In tandem and parallel printing (not illustrated), each of the sheet processing paths terminates in different print media destination. Accordingly, in order to deliver all the sheets of a given print job to the same print media destination, each print job is suitably assigned to one of the sheet processing paths of the tandem or cluster printing system. Alternatively, if a given print job is divided amongst two or more of the sheet processing paths, manual collation will be required.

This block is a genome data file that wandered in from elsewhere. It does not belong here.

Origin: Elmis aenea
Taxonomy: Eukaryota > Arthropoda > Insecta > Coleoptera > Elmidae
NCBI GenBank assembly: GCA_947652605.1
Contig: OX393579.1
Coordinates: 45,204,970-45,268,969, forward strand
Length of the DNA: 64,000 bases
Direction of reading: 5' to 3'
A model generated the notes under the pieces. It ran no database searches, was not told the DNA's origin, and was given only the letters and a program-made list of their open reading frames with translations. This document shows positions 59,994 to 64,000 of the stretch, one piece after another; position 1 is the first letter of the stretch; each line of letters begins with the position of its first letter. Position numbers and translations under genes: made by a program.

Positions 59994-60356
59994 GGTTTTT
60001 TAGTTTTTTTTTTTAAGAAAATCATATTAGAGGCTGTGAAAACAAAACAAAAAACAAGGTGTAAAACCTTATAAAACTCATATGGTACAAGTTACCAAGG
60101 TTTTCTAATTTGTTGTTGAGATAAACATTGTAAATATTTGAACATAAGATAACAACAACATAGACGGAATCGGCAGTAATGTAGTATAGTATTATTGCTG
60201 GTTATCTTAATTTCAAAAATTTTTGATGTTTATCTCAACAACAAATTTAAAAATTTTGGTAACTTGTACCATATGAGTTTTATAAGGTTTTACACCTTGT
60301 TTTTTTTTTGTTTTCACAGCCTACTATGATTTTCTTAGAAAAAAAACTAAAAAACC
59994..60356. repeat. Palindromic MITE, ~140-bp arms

In the illustrated modular printing system 6, the print media conveyor 20 enables configurable linking of the marking engines 10, 12, 14 to define a selected sheet processing path for each sheet, with the constraint that the sheet processing paths employed for all sheets of a given print job should terminate at the same print media destination corresponding to that print job. Thus, in the illustrated embodiment the same print path, or a portion of the same print path, may be used in an interleaved fashion for sheets of different print jobs, with the finisher 18 depositing the sheets of each print job in its designated print media destination.